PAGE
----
ENGLEWOOD, Colo. -- This was going to be a column about how happy Peyton Manning is, how at peace he is in his new home with his new team.
But there was something very telling in his body language Wednesday, and in his answers, and especially in his non-answers, that pointed to something very true and elemental: As much as he loves and misses Indianapolis, he clearly has some issues now with the Indianapolis Colts and owner Jim Irsay, and he'd be perfectly happy to drop about 60 points on the Colts Sunday night.
Eighty, if time permits.
After his mass press conference, we ducked into a doorway at the Denver Broncos facility, and I asked him point-blank, "Do you bear any ill will or resentment toward the Colts?"
The question wasn't just based on the fact Irsay told USA TODAY Sports' Jarrett Bell that he was disappointed by winning one Super Bowl during Manning's career, a story that reached a crescendo after Broncos coach John Fox blasted Irsay on Tuesday, saying the comments were "inappropriate" and a "cheap shot." It was also based on the fact that, well, the Colts let Manning go, felt they would be best served to move on without him.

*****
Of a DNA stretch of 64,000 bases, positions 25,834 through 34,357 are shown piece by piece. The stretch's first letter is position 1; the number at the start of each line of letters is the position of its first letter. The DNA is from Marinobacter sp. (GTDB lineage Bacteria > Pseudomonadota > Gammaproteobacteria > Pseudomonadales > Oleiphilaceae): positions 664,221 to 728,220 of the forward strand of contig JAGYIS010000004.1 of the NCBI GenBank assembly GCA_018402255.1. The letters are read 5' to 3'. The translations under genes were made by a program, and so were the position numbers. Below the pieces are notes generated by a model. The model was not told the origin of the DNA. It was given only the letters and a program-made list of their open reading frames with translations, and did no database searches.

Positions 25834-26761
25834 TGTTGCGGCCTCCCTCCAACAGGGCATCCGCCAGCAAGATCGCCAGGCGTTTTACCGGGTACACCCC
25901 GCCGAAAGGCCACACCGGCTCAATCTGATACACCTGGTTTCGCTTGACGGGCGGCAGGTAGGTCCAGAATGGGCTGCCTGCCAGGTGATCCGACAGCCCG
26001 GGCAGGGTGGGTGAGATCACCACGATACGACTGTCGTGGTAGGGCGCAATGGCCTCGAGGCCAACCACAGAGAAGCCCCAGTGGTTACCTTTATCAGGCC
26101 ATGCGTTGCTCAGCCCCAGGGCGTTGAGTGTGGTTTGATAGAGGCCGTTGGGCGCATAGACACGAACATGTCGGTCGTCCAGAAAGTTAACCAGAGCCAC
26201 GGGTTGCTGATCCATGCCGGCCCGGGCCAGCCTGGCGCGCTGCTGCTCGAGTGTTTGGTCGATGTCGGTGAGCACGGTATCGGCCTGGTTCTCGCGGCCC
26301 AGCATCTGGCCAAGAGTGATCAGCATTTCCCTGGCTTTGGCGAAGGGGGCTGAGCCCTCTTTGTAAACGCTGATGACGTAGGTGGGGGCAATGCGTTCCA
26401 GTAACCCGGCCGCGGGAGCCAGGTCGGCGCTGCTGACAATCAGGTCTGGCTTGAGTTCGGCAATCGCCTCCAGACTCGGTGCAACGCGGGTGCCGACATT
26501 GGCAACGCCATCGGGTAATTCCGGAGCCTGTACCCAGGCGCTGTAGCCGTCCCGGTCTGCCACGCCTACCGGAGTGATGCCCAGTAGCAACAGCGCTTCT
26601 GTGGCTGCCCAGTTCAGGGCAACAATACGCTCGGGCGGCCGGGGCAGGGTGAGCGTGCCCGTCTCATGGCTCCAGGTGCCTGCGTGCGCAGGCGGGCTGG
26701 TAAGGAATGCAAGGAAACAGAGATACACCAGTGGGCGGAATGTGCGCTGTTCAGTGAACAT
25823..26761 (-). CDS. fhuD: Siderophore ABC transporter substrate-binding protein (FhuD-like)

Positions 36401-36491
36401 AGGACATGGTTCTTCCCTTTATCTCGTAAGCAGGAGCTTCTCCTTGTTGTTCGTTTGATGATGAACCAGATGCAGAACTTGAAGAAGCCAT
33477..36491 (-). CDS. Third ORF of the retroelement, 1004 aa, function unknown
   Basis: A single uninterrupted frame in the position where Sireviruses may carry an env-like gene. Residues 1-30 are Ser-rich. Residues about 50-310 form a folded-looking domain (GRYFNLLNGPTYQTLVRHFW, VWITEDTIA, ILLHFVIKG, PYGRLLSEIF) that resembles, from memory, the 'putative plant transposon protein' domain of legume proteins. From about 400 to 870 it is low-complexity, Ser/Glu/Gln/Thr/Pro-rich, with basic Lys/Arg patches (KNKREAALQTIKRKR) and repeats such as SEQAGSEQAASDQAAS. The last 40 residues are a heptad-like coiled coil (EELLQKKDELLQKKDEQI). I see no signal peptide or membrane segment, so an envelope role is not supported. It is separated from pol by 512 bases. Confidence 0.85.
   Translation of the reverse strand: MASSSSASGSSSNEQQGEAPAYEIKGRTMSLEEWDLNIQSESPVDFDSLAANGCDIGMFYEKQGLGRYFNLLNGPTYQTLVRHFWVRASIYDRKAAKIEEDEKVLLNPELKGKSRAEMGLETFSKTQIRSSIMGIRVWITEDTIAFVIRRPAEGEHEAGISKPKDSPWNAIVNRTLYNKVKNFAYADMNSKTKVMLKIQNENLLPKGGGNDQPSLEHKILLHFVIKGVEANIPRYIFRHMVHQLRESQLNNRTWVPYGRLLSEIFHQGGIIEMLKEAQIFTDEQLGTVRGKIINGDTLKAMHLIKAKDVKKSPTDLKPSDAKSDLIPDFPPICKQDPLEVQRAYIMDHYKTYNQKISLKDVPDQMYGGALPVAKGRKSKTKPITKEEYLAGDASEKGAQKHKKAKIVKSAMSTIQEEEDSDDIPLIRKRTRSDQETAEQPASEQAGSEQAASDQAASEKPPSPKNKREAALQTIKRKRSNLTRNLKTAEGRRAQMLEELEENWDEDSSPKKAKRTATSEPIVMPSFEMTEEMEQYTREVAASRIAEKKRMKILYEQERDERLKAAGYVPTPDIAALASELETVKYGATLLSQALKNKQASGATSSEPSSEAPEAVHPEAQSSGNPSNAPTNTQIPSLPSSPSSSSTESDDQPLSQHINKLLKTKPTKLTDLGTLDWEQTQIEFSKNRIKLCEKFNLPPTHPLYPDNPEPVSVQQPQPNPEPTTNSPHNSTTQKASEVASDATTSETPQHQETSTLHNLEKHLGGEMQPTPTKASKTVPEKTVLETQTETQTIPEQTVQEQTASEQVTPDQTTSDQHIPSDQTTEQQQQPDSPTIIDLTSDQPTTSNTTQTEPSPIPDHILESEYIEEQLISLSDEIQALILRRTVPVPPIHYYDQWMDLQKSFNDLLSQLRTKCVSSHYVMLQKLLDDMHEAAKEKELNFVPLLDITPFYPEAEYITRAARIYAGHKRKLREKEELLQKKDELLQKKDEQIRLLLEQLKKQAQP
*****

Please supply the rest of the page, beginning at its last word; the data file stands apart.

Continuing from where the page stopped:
Manning paused, looked down at the floor, then shook his head.
"To answer a question like that doesn't serve me well," he told The Indianapolis Star. "I feel like the question is based on the (Irsay) comments, so it's just easier not to answer anything along those lines."
What he could have said? Something along the lines of: "I bear them no ill will. They did what they had to do. Now I'm in a spot where I can win a Super Bowl or even multiple championships. It was a win-win for everybody involved."
He didn't say that.
There was another telling give-and-take during the mass press conference at the Broncos' Dove Valley facility.
Manning was asked if he was happy to see the way the Colts picked up the pieces after his departure, the success they've sustained. Again, Manning looked toward the ground. He squirmed. He hemmed and hawed. It was like being asked, "Are you happy your ex-wife has met a really wonderful, rich guy and has never been happier?"